Rita Levi-Montalcini

European Brain Research Institute

April 22, 1909 - December 30, 2012

Scientific Discipline: Cellular and Molecular Neuroscience
Membership Type:
Member (elected 1968)

Rita Levi-Montalcini’s work had a profound impact on the field of neurology, especially the area of neurogenesis. Levi-Montalcini identified a specific nerve growth factor (NGF) responsible for enhanced growth in sympathetic nerve cells. NGF represented a whole new type of control mechanism in cell differentiation. Stanley Cohen, a biochemist, was able to isolate this factor and deduce its chemical structure. The discovery of NGF earned them both the 1986 Nobel Prize in Physiology or Medicine.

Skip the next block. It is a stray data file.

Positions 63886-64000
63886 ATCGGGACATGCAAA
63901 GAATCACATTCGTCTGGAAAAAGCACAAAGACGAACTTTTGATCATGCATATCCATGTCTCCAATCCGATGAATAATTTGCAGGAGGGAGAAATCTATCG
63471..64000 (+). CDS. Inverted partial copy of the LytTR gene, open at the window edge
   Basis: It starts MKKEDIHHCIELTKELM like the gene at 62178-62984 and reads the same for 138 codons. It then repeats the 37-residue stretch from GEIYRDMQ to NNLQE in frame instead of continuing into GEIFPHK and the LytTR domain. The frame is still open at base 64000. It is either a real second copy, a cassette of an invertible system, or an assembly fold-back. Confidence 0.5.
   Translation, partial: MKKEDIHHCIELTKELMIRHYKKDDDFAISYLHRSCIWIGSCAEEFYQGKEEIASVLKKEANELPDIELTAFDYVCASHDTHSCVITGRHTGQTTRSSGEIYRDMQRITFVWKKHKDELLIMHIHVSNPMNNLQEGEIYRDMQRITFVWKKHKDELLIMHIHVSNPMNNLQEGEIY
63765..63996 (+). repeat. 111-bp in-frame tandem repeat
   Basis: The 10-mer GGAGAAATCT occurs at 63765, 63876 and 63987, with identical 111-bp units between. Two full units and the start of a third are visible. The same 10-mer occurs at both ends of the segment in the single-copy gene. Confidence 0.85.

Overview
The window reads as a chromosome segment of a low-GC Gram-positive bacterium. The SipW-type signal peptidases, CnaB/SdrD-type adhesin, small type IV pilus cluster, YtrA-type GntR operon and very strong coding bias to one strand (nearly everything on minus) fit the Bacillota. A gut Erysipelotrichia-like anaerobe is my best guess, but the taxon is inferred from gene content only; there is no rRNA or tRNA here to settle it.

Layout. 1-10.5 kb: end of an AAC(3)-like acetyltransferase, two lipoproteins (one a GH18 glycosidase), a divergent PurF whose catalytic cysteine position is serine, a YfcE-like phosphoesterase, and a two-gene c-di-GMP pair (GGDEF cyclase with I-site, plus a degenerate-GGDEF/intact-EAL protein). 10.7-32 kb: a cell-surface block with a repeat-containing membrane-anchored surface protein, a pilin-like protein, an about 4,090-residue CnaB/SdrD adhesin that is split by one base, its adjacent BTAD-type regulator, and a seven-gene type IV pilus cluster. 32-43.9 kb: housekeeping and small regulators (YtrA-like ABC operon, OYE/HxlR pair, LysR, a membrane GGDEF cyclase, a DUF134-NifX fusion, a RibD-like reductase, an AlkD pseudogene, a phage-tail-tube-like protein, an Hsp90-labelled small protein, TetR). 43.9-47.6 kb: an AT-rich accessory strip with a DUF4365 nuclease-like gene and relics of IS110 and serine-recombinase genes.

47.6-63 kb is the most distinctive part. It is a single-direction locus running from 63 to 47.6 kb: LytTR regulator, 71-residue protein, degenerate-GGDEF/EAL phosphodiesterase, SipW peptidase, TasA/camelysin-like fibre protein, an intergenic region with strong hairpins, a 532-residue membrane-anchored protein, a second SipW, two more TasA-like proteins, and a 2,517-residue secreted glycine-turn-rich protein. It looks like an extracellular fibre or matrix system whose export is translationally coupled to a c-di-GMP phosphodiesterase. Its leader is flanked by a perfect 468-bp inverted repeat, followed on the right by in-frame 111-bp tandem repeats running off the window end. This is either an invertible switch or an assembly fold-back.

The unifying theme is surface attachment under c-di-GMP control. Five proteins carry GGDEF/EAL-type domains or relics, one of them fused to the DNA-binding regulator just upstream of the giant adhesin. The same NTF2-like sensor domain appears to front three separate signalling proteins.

While studying at the University of Turin, Levi-Montalcini researched rates of nerve cell growth among different tissues. She graduated from the university in 1936 and went on to work as a research assistant for Giuseppe Levi until she was forced into hiding in 1938 by Benito Mussolini's Manifesto of Race, which barred Jewish-Italian citizens from academic and professional careers. While in hiding, she continued her work observing chicken embryos and found chemicals essential to cell growth and nerve networking. In 1946 she accepted an invitation to Washington University in St. Louis to work with Professor Viktor Hamburger; she earned the title of full professor there in 1958. Levi-Montalcini served as the director of various branches within the National Research Council (CRN) in Rome and in 2002 founded the European Brain Research Institute, where she also served as president. In 2001 she was honored with a position as a senator for life within the Italian government.

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